Companies have reacted positively to the new Fast Track program. "This is overall a very good program -- very smart,"
said Peter Winik, an attorney who has represented a number of manufacturers involved in the Fast Track program. "It is a
more streamlined process for companies and the government."
"Getting the Hammer Award is a testament to the hard work and dedication of our staff who are continually striving to
improve our service to the American people," Brown said.
The $6 hammer mounted on a plaque, with a little red, white and blue ribbon and a handwritten note, is a symbolic answer
to the $600 hammer of yesterday's government.
For Immediate Release
February 9, 1998
Release # 98-064
Century Products to Pay $225,000 Civil Penalty
WASHINGTON, D.C. - The U.S. Consumer Product Safety Commission
(CPSC) announced today that Century Products Company of Macedonia, Ohio, has agreed to pay a civil penalty of $225,000 to
settle allegations that it violated the Consumer Product Safety Act by failing to report in a timely manner defects with
certain cribs and strollers.
Just before the Bush administration replacement of activist Commission chair Ann Brown with the more conservative Mary
Sheila Gall (originally appointed by the elder Bush in 1991), CPSC sued the world's largest retailer.
For Immediate Release
May 25, 2001
Release # 01-161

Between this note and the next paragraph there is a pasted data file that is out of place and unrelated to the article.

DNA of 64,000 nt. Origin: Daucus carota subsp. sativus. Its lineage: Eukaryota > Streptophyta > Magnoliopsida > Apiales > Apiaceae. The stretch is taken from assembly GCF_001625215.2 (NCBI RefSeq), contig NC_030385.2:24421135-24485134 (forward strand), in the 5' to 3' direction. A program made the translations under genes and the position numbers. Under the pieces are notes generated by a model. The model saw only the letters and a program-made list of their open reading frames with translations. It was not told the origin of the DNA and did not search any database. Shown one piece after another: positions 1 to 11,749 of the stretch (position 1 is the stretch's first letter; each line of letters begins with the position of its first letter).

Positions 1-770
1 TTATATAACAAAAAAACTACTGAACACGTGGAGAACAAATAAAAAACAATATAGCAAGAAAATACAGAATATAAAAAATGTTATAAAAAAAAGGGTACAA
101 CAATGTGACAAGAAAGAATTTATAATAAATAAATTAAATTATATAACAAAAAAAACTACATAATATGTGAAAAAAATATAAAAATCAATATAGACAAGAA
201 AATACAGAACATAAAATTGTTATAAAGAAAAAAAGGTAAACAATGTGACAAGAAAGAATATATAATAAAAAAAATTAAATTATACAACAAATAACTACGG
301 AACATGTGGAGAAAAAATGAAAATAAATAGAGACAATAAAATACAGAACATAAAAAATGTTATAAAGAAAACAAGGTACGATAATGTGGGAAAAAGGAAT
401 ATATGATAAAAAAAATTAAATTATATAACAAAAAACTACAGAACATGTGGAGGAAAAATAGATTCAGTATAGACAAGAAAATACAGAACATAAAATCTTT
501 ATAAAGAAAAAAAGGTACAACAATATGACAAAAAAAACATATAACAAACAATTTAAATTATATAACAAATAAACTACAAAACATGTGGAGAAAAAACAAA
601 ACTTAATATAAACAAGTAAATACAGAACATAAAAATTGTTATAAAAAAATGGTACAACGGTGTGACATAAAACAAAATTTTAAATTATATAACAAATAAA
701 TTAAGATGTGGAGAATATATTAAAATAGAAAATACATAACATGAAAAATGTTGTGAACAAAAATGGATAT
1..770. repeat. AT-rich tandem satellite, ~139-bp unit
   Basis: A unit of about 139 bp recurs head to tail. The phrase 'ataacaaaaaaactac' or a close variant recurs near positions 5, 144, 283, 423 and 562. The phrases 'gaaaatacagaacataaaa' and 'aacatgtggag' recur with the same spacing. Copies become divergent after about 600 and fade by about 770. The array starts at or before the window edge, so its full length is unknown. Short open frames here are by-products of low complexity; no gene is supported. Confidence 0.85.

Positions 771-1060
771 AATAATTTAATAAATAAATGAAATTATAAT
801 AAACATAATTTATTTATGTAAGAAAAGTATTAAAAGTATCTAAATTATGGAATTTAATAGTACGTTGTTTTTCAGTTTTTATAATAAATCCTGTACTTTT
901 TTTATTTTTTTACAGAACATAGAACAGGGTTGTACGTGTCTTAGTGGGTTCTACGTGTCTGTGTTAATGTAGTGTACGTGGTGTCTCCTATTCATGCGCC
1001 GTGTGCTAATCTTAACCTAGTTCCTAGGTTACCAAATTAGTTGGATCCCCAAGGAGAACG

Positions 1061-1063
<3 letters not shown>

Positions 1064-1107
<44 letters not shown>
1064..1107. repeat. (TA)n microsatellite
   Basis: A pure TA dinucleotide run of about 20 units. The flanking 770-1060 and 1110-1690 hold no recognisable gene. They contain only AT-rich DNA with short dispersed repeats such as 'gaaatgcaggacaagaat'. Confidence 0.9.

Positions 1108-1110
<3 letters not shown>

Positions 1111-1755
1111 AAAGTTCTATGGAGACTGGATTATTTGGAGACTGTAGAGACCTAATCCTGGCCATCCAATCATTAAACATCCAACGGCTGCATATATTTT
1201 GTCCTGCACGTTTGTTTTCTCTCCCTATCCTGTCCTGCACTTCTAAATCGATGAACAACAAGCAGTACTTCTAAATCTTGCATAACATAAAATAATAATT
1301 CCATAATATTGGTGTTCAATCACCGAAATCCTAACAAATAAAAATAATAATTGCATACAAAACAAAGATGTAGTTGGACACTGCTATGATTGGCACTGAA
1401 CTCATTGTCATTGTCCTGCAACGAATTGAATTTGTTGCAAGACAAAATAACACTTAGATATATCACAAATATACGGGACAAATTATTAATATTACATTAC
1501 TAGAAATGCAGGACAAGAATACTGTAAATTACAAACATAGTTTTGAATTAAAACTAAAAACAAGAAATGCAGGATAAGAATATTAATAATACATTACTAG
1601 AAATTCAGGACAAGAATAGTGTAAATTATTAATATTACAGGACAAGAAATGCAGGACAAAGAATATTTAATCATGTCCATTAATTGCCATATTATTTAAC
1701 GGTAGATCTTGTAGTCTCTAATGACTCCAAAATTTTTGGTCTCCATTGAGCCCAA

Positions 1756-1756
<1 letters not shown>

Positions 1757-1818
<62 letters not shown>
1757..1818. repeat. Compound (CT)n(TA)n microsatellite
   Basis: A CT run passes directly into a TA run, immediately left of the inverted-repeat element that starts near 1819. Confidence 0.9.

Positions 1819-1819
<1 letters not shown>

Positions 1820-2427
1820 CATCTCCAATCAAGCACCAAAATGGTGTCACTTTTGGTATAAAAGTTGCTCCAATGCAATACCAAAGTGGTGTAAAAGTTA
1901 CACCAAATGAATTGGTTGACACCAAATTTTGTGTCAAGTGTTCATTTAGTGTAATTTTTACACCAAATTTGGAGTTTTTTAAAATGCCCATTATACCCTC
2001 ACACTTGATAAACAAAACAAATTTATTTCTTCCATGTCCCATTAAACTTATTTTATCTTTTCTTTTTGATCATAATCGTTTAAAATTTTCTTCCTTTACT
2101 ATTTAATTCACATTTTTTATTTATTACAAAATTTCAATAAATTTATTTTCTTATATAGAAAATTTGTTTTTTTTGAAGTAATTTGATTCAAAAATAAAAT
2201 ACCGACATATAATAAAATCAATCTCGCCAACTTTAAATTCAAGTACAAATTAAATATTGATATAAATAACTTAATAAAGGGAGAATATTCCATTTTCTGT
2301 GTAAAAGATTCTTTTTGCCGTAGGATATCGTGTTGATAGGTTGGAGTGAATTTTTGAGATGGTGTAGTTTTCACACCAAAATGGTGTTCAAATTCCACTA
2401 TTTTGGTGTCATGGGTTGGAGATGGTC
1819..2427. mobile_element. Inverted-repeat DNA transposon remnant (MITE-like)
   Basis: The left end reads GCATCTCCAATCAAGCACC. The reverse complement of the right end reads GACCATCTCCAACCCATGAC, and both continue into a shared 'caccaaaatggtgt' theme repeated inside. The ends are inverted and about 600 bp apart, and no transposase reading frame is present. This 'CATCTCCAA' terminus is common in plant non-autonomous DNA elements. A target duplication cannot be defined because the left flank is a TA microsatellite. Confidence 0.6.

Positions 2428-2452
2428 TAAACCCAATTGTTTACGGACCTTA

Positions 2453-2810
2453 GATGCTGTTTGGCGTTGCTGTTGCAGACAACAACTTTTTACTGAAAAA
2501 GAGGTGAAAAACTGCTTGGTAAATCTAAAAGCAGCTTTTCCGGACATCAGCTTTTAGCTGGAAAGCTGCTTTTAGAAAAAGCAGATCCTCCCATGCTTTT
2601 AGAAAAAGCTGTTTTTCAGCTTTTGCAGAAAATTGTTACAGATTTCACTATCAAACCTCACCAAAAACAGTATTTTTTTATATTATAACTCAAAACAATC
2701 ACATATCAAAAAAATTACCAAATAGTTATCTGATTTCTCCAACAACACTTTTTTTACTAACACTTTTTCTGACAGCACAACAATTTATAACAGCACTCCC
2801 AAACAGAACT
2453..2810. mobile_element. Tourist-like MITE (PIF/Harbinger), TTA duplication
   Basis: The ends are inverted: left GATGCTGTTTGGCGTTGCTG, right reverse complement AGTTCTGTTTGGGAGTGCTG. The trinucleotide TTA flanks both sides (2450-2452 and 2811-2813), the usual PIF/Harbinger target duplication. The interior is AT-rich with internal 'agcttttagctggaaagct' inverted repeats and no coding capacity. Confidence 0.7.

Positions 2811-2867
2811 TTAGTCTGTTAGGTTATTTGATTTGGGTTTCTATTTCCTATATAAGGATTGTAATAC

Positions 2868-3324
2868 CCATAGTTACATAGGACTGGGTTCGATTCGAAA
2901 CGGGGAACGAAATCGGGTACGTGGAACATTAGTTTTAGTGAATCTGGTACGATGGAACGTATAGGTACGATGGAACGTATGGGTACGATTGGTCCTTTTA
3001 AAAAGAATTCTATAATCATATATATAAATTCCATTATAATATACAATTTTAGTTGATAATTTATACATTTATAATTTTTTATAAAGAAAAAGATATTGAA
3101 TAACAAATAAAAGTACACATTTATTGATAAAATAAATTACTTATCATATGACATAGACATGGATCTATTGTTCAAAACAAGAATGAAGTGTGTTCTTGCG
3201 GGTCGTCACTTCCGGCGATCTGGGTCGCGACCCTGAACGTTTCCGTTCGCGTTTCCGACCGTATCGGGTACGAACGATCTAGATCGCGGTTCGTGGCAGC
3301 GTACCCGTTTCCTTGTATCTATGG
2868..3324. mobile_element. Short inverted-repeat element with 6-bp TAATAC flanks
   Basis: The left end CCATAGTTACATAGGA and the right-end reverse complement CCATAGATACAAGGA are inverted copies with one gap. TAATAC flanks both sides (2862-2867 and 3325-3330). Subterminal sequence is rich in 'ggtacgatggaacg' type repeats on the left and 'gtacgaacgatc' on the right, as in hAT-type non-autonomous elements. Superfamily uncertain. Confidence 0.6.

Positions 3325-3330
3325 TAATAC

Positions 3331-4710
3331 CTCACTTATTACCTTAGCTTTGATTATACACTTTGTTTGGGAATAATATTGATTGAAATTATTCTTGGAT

Wal-Mart and Exercise Equipment Manufacturer Sued for Not Reporting Product Defects; CPSC, Justice Department Seek $9
Million in Fines
WASHINGTON, D.C.- The U.S. Consumer Product Safety Commission (CPSC) announced today that the CPSC
and the Department of Justice (DOJ) are suing Wal-Mart Stores Inc., of Bentonville, Ark., two of its subsidiaries, and
Icon Health & Fitness Inc., of Logan, Utah, for failing to report serious safety hazards associated with home exercise
equipment. Many of the incidents occurred at Wal-Mart stores while customers were trying out the equipment. The lawsuit
seeks fines of up to $9 million from the companies. This is the first time that the government has sued a retailer in
federal court for failing to report product-related injuries.
CPSC and DOJ are charging that the companies failed to report a dangerous defect with Weider and Weslo exercise gliders
manufactured by Icon and distributed by Wal-Mart and its subsidiaries between 1996 and 1999, even after the companies had
been notified of dozens of injuries caused by the equipment. Icon manufactured 75,000 of the gliders, many of which were
distributed by the Wal-Mart companies nationwide. Under the Consumer Product Safety Act, manufacturers, distributors and
retailers are required to report to CPSC products that have a defect that could create a substantial risk of injury to
the public or that present an unreasonable risk of serious injury or death. The Weider and Weslo exercise gliders had a
defect that allowed the seat to collapse during use, causing the user to fall abruptly and suffer severe injuries.
Wal-Mart, the world's largest retailer, and Icon began to receive information about injuries in the summer of 1996. The
lawsuit alleges that Wal-Mart, its subsidiaries, and Icon were aware of dozens of injuries, including fractured vertebrae
and herniated discs, but did not report them to the CPSC. Some injuries resulted in partial disability, including a
compression injury to a woman's spine that left her 50 percent permanently disabled. In April 1999, Icon recalled the
gliders in cooperation with CPSC The full story was once on the CPSC web page
they have changed the link.
We have more on penalties CPSC has exacted on our CPSC Jail Page.